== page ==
Trekking in Nepal

“Look, that is Mt Everest” our Sherpa AD coolly pointed to a distant snow capped mountain peak amongst a couple of other similarly snow capped peaks. I, along with 11 other trekkers from Malaysia and Australia looked excitedly towards the direction where AD was pointing. It is difficult to describe how I felt at that moment – exhilaration, sense of achievement, awe, relief, ecstasy and wonderment that I am actually here on Pikey Peak 4068 metres above sea level and looking at the highest mountain in the world albeit in the distance. It was one of the main reasons why I joined this trekking adventure to Pikey Peak in September/October 2018.

5 of us (walking buddies) from Melbourne flew out of Melbourne on 29 September and met up with 7 Malaysian fellow walkers in Kathmandu, capital of Nepal on 1 October. On the flight to Kathmandu via Kuala Lumpur Malaysia, I had time to contemplate about the trip and was just slightly anxious/nervous about how I am going to fare on the trek. For the first time in our group walks, I will be the oldest in the group, the trek would be on very different terrain at higher altitudes from ones I have done before and I had hardly trained at all. This was partly due to lack of time as I had returned from a big trip to Norway, Finland and Russia at the end of July. The friends in Melbourne were training hard & it spurred me to do the 1000 steps at Mt Dandenong once and walked along a track near my house for about 2 hours.

To add to my nervousness, I had fallen and hurt my back 2 weeks before my trip running with the grandchildren, I suffer hay fever with the commencement of spring and had very bad cold sore on my nose which needed medication. The only thing that sustained me during the 2 months before my trip was practising tai chi very regularly and almost on a daily basis. I am certain that tai chi contributed to my success in getting to Pikey Peak. In the end, I not only completed the trek but was consistently at the lead of the pack and did not suffer as badly as some of the others. For example at one of our daily walks, hailstones pelted down at our faces plus wind and rain. It was wet, cold and very miserable but because I was ahead by at least ½ an hour of the next lot of walkers, I did not get as wet or cold.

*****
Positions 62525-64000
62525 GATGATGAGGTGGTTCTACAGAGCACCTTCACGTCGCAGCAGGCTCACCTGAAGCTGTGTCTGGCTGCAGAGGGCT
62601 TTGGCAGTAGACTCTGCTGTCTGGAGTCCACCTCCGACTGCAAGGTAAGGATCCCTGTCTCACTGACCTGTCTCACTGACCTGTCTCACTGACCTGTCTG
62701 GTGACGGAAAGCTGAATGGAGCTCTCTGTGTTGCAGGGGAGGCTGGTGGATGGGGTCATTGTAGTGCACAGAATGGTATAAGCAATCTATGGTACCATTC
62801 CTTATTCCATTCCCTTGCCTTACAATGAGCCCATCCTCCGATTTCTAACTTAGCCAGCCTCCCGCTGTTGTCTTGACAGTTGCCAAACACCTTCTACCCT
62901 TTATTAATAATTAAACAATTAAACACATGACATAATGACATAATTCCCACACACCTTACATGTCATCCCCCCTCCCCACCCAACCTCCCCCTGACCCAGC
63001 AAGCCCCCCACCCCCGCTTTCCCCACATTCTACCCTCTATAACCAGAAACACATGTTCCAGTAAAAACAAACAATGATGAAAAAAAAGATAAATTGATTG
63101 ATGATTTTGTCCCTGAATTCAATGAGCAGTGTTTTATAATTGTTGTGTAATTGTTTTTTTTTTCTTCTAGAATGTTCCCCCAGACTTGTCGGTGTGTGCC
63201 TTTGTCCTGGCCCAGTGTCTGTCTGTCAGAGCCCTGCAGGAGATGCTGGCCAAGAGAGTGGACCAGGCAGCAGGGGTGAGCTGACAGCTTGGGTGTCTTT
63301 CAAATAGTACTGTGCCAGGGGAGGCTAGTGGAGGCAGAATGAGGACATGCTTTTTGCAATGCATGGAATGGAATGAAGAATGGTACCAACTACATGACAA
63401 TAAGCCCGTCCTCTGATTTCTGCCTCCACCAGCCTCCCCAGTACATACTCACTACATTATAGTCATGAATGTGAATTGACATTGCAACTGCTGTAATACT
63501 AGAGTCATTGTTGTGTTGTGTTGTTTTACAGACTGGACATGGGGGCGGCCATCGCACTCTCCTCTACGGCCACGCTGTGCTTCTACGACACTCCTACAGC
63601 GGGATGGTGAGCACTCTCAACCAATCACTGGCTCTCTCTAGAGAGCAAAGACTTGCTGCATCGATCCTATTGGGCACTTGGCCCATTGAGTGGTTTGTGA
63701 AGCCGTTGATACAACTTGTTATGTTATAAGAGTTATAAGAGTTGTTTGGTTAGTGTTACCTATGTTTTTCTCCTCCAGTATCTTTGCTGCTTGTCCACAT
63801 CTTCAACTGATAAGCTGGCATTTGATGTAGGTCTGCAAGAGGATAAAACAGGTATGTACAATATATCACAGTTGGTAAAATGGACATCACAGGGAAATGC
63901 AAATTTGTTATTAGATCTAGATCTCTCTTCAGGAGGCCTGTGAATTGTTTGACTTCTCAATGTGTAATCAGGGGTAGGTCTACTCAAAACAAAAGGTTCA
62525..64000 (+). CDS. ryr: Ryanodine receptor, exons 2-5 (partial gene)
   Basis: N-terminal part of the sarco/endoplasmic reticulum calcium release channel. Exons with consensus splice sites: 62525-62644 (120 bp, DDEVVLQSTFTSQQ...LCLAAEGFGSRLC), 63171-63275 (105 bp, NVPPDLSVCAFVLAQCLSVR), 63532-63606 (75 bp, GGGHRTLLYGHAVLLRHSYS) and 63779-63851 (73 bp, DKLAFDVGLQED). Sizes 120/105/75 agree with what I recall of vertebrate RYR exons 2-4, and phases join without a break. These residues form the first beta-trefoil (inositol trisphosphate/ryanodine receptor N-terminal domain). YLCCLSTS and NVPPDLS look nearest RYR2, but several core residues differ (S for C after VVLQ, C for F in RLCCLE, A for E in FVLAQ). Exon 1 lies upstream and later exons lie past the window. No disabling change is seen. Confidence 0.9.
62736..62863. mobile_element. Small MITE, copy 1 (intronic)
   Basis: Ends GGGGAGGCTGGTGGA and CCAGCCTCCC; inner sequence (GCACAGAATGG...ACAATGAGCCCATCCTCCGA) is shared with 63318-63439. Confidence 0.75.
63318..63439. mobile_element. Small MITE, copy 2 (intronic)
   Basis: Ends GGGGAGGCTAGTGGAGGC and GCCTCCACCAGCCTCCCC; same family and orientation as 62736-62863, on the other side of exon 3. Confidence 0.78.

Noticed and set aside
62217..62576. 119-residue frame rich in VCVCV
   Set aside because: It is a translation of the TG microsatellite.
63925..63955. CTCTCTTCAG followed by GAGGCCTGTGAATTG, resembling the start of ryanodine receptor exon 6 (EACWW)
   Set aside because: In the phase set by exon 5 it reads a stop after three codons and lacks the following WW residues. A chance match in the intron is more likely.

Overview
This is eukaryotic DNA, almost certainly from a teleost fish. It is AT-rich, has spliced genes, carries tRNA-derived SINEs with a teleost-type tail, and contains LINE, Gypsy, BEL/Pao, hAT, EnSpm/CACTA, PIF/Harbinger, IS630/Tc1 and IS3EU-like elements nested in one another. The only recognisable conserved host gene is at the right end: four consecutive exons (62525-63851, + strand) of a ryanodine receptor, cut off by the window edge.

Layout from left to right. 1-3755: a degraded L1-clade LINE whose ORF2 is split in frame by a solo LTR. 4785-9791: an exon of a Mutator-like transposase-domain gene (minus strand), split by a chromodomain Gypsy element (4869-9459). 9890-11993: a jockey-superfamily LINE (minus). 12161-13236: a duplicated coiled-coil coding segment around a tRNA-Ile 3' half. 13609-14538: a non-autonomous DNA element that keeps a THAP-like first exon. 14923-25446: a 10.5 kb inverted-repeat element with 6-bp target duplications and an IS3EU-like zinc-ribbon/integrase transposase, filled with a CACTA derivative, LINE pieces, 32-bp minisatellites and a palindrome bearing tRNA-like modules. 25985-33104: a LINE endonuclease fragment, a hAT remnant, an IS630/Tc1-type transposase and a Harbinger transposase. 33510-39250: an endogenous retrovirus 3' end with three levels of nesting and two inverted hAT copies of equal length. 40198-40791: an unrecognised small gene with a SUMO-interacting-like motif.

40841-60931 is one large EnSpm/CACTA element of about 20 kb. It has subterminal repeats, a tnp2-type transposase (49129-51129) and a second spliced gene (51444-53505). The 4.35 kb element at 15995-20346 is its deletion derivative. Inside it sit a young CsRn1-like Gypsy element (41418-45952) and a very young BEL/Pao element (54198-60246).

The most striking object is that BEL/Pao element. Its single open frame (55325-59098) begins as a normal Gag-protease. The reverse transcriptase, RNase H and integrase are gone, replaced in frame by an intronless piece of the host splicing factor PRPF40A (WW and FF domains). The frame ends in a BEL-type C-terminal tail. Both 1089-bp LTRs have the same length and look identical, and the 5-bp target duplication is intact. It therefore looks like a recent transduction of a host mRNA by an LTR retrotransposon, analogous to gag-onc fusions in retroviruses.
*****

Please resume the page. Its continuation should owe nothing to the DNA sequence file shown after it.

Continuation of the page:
In total, I trekked over 100 kms in 5 days up and down steep slopes with loose pebbles and some very rocky terrain, sometimes on very narrow ledges that one can tumble down the steep incline if one is not careful and have good balance. There was one day when we climbed equivalent to 99 storeys high over a distance of 23 kms. On the other extreme, we had to pick our way very carefully over muddy swamps that threaten to swallow you up if you missed a step. A number of my fellow walkers fell but luckily no one was seriously injured. Others had personal assistance from the sherpas accompanying us eg the sherpas carried their day packs and generally gave them a helping hand during difficult tracks.

The regular practising of tai chi had contributed to my fitness and well being during my adventure in Nepal. It helped me develop strong core muscles, strong legs, flexibility, resilience, good balance and endurance.

If you are contemplating a trekking adventure in high altitude, do not dismiss tai chi as only useful for daily living but it will definitely help you to climb that little bit higher and longer.

Anna Yeow
Instructor, Hawthorn and Ashburton

Updated: 27 February 2019